Proposed Colfax School In Dead Zone

Dear Editor,

Would you want to send your child to school in an emergency dead zone?

Guilford County Schools and Guilford County commissioners have been staunchly warned by the community of Colfax that the proposed location for a new 900 student K-8 school is in an extremely dangerous location that already sees frequent accidents, most of which are unreported. What makes this proposal even more unique is the request for rezoning and annexation into the City of High Point even though all the surrounding property is Guilford County.

When residents expressed concerns about the safety of the roads, it was mentioned by the High Point City senior planner that the City of High Point would not have jurisdiction over the roads, as they only plan to annex the plot of land the school will be on. This brought up valid questions such as which fire department will respond? How would the City of High Point Police Department respond to issues at the school driving through the county to get to the border of Guilford County and Forsyth County line.

A Greensboro emergency responder was kind enough to explain how emergency services in this area work. Due to the location of the property, there is a chance that an emergency call could be routed to not only four different dispatches but four different agencies.  This sounds like a game of who’s on first – not a game many parents would be willing to chance with children in school these days.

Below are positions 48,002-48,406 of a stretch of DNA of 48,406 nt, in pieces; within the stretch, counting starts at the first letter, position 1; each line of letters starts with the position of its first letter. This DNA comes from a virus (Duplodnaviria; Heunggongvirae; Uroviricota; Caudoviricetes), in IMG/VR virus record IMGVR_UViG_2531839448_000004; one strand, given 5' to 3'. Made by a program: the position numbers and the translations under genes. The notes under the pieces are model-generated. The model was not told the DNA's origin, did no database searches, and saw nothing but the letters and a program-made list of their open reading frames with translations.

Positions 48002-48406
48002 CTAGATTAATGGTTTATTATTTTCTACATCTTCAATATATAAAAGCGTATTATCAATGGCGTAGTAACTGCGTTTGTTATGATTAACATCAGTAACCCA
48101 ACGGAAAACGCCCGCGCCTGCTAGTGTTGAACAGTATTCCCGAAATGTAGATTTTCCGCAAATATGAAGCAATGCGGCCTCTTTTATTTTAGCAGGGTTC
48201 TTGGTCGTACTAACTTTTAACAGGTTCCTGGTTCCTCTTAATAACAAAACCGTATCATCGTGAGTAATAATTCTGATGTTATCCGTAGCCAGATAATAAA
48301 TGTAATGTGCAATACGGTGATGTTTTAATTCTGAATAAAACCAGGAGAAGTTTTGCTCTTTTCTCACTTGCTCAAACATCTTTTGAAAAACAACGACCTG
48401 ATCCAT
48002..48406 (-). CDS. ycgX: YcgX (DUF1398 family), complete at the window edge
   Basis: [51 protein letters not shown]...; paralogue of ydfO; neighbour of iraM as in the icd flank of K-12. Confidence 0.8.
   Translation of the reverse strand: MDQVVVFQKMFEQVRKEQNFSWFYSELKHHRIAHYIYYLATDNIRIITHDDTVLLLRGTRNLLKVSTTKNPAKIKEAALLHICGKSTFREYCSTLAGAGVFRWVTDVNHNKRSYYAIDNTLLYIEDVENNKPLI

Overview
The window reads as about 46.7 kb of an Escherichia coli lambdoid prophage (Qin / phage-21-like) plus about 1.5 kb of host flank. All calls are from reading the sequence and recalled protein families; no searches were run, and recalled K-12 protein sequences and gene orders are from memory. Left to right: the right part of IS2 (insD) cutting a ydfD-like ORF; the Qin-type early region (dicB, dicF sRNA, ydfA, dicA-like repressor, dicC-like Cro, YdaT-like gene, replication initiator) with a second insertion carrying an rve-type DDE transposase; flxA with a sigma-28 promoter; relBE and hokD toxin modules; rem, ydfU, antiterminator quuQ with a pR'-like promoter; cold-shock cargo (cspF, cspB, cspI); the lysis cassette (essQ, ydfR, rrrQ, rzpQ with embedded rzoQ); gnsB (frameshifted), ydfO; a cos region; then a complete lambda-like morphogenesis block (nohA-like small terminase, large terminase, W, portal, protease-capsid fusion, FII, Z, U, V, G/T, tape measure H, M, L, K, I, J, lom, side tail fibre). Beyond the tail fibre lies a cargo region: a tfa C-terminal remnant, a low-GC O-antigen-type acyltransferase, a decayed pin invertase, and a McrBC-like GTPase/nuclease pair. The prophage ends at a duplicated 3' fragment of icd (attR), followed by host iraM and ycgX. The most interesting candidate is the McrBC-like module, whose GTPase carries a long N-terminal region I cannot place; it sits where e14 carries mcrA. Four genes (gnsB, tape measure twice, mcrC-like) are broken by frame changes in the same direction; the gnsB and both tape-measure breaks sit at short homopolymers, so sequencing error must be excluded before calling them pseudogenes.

Response times could be significantly delayed for a medical call, accident or, worse, an assault.  High Point Police Department has a different 911 center than Guilford County, who collaborates with Greensboro police under Guilford Metro 911.  Due to the proposed property annexation, High Point police (HPPD) would respond to that specific address.  However, if an accident happened on the street next to the property, NC State Highway Patrol (NCSHP) would respond.  Keep in mind HPPD will be driving through Guilford County at the far reaches of the northern part of High Point to reach the proposed school property. It is also normal for NCSHP to not always have troopers necessarily close by in the area.

If an assault or other type of law enforcement incident were to occur adjacent the property, Guilford County Sheriff’s Office (GCSO) would respond.  GCSO is also not always close by and more so due to the close vicinity to the Forsyth County line. Of course, anyone could guess the above agencies (HPPD, NCSHP, and GCSO) would have to flesh out where the incident originally occurred such as on school property or off school property, which would add to delayed response times. To make matters worse, due to the close proximity to the county line, if someone were to call in an incident from a cell phone the signal could bounce off nearby Kernersville/Forsyth County dispatch to receive the call.  That dispatch would then have to reroute the emergency call to Guilford Metro 911 or HPPD dispatch.

Like Guilford County Schools’ teacher shortage, Guilford County EMS is also short staffed, creating significant delays at times during peak hours, which correlate to school hours.

Do you think sending 900 students plus staff and parents into this area daily with unsafe roads and sparse emergency services is a good idea?

Colfax residents ask that you show up to the High Point City Planning & Zoning Commission public hearing on Tuesday May 23, 2023, starting at 6 p.m. in the City Council Chamber, third floor, Municipal Building, 211 South Hamilton Street, High Point, NC 27261, to express concerns.

Please also sign our petition at

Tricia Derrick


Court Fees Too High

Dear Editor,

I recently received a traffic citation for speeding, which I deserved, while driving in Guilford County.  The traffic citation only amounted to $15, and I went to pay it online the same day and was shocked to learn that the administrative fee was almost $200!

That seems unfair and an abuse of privilege by the court system and whoever sets these fees. How can the court assess and administrative fee 13 times the cost of the violation?

James Messick